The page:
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Thread: Bleach and acid

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    Bleach and acid

    I am a new pool owner, and I have just switched to using bleach in my pool due to my CYA being at 90. I noticed after adding bleach my PH goes up, and I looked up the PH of bleach and what do you know - it has a high PH. So, is it normal to have to add acid every time I add bleach? I have been adding about 90 oz each day to my pool which is bringing my PH up to around 7.8. Then, I have been adding about 1.5 to 2 cups of acid to keep bringing my PH back down to 7.6. My TA is hanging around 120. I did measure it at 100 the other day after adding acid, but today before my dose of chlorine it was 120. My pool is approximately 18,000 gallons.


    I read somewhere that bleach only increases the PH temporarily because acid is produced as chlorine is used up. Is this true and am I just being too quick to add acid? I do think I am a little jumpy because I had that yellow mustard algae already and I am trying to avoid that again.

    Thanks,
    Erin
    45K gallon IG old (1950s) concrete pool (white plaster)
    Rectangular 20' by 40' with 12' deep end
    one skimmer in deep, two returns in shallow
    1 HP Hayward pump
    Hayward Pro Series 300 lb sand filter
    Aquabot T4
    TF100 Test Kit

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    Join Date
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    Re: Bleach and acid

    Welcome to TFP!

    Bleach is alkaline, but not so much so that a simple 90 oz. bleach addition should put your pH out of recommended limits (7.2 to 7.8). Since your TA is 120, it should probably come down some. Lowering the TA will allow your pool to buffer the pH rise from chemical additions and other things. Here's how to lower your TA...pool-school/lowering%20total%20alkalinity.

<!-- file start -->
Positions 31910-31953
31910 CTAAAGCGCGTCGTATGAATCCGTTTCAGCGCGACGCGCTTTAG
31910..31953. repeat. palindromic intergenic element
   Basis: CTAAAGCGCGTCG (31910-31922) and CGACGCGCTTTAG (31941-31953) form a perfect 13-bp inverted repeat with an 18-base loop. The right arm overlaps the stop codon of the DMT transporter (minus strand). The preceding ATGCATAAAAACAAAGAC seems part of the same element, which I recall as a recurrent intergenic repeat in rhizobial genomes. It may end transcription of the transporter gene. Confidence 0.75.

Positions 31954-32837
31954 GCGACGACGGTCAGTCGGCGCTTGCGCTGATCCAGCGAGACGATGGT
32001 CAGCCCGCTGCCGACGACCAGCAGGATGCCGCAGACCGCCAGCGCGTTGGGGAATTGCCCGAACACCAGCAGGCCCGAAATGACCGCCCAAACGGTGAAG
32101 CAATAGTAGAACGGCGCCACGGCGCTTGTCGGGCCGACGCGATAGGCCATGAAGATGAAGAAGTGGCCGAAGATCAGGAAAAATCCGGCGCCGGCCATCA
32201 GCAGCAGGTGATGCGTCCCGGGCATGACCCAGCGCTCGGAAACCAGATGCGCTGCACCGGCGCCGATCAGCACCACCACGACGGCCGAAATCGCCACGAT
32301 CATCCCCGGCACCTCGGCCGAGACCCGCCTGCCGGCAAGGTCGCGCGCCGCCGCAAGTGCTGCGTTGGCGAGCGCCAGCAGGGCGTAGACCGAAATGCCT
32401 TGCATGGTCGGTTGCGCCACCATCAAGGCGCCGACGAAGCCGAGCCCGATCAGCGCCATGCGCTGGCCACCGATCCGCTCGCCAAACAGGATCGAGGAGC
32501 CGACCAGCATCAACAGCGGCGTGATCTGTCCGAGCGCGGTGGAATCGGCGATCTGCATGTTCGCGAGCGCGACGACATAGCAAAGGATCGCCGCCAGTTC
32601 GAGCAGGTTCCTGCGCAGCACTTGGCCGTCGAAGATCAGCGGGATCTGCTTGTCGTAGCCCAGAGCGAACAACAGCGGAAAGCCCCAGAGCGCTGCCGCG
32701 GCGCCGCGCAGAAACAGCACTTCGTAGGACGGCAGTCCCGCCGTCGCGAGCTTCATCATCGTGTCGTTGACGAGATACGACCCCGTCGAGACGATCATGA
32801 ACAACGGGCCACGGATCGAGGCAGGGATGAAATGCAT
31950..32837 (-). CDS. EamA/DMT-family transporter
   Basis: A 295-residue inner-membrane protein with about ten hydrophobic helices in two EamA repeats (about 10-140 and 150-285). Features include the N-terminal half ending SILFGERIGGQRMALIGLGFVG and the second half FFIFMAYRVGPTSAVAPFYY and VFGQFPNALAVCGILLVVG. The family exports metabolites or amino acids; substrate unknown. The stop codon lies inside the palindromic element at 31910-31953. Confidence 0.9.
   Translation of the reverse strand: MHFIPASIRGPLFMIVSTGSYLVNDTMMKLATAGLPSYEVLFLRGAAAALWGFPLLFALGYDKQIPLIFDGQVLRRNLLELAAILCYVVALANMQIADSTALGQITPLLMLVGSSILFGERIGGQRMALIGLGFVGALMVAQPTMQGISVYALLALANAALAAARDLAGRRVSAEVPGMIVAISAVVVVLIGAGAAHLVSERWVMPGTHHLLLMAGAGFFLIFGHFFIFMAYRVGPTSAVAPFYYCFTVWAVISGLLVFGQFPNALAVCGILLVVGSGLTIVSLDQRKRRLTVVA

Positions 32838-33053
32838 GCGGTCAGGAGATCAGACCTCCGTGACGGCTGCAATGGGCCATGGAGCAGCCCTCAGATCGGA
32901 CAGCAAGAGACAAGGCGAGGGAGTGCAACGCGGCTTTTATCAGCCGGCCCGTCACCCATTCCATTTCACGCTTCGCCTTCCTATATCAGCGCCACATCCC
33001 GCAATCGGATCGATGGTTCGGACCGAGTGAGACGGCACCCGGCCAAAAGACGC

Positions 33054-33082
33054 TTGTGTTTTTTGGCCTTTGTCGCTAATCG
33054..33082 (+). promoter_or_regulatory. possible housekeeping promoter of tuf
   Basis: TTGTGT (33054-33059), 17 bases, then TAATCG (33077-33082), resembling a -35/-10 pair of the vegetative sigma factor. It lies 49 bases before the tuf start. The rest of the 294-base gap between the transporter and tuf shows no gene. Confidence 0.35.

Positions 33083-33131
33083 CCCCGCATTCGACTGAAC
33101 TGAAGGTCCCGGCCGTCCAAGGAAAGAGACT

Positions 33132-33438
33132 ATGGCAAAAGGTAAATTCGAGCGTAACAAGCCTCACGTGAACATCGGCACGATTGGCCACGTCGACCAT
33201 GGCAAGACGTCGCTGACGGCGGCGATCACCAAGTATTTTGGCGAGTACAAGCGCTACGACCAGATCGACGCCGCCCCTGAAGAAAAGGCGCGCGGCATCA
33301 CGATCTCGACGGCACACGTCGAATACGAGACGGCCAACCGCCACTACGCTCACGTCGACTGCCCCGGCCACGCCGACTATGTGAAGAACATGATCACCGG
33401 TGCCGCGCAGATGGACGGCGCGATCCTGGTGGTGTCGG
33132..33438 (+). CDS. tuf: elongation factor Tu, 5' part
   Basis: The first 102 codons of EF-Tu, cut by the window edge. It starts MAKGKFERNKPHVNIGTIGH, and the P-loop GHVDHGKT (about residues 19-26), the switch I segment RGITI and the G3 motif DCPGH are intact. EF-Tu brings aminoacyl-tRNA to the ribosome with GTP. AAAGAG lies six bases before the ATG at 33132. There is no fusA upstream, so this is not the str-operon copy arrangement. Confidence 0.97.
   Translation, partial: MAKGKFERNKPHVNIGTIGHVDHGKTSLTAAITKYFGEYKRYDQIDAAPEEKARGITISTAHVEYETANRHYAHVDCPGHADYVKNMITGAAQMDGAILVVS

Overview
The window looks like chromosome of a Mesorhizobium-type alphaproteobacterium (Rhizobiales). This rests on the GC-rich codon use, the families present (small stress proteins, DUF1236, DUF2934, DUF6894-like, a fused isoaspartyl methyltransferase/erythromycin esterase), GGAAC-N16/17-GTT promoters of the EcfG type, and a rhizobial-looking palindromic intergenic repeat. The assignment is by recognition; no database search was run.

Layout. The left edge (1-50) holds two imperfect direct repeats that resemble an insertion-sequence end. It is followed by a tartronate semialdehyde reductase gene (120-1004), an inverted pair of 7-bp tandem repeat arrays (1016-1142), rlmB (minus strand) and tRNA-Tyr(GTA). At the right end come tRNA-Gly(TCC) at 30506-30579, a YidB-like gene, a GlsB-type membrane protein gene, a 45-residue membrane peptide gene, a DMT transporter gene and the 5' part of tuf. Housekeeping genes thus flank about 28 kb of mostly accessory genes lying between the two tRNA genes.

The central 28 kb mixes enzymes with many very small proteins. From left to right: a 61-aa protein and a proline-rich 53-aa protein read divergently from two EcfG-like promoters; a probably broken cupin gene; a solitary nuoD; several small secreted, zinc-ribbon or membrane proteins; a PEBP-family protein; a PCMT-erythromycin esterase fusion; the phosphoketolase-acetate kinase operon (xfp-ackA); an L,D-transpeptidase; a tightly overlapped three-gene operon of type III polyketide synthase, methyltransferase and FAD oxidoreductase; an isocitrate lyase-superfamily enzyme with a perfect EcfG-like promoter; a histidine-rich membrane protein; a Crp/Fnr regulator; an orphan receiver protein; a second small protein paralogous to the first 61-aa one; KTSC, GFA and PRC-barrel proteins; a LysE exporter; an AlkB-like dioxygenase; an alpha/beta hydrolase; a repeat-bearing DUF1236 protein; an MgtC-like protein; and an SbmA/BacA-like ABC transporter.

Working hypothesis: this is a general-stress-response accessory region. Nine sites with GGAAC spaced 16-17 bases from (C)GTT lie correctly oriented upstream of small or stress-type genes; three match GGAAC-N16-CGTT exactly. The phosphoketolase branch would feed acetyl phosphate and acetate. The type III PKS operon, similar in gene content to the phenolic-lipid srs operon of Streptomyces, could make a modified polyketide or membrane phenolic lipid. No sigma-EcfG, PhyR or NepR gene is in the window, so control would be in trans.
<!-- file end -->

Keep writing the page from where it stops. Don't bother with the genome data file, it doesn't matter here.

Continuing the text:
What kind of pool do you have? If it is inground plaster, how old is it? Any chance that you have a SWCG?

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    duraleigh's Avatar
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    Re: Bleach and acid

    I read somewhere that bleach only increases the PH temporarily because acid is produced as chlorine is used up. Is this true and am I just being too quick to add acid?
    Absolutely. Leave your pH alone. Bleach ends up being pH neutral.

    You didn't ask, but your biggest issue (and probably why you had mustard algae) is your CYA is too high. You will have a much more manageable pool if you drain some water and reduce CYA to around 50-60ppm.

    At what level are you keeping your chlorine?
    Dave S.
    42k vinyl and concrete pool, 1.5hp pump, 140gpm filter
    TFTestkits , PoolMath , Pool School

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    Re: Bleach and acid

    I ran into this as well and I think it was determined that the ph test was affected (by the addition of chlorine) not the actual ph.
    35K IG Vinyl 20 x 40 self built pool, Hayward Pro Series High-Rate Sand Filter 31" 98gal/min, Hayward TriStar 1.85hp, Hayward 400btu heater, BBB method w/Hypo, Jazz light w/matching fiber optic rope lighting around coping w/syncronized color wheels. Concrete Paver deck.

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    JasonLion's Avatar
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    Re: Bleach and acid

    When you add bleach the PH goes up, and as the chlorine gets used up the PH goes back down again. The net effect is almost exactly PH neutral (there are often extremely small PH increases, too small to measure or notice). In routine usage the FC level remains more or less constant, so you never notice the temporary PH increase when FC goes up.

    Another thing that can affect the situation is when you are raising the FC level quite high the PH test can be wrong. The PH test tends to read higher than actual when FC is above 10, an effect that increases as the FC level continues to go up. It is best to ignore the PH test while FC levels are above 10 because of this.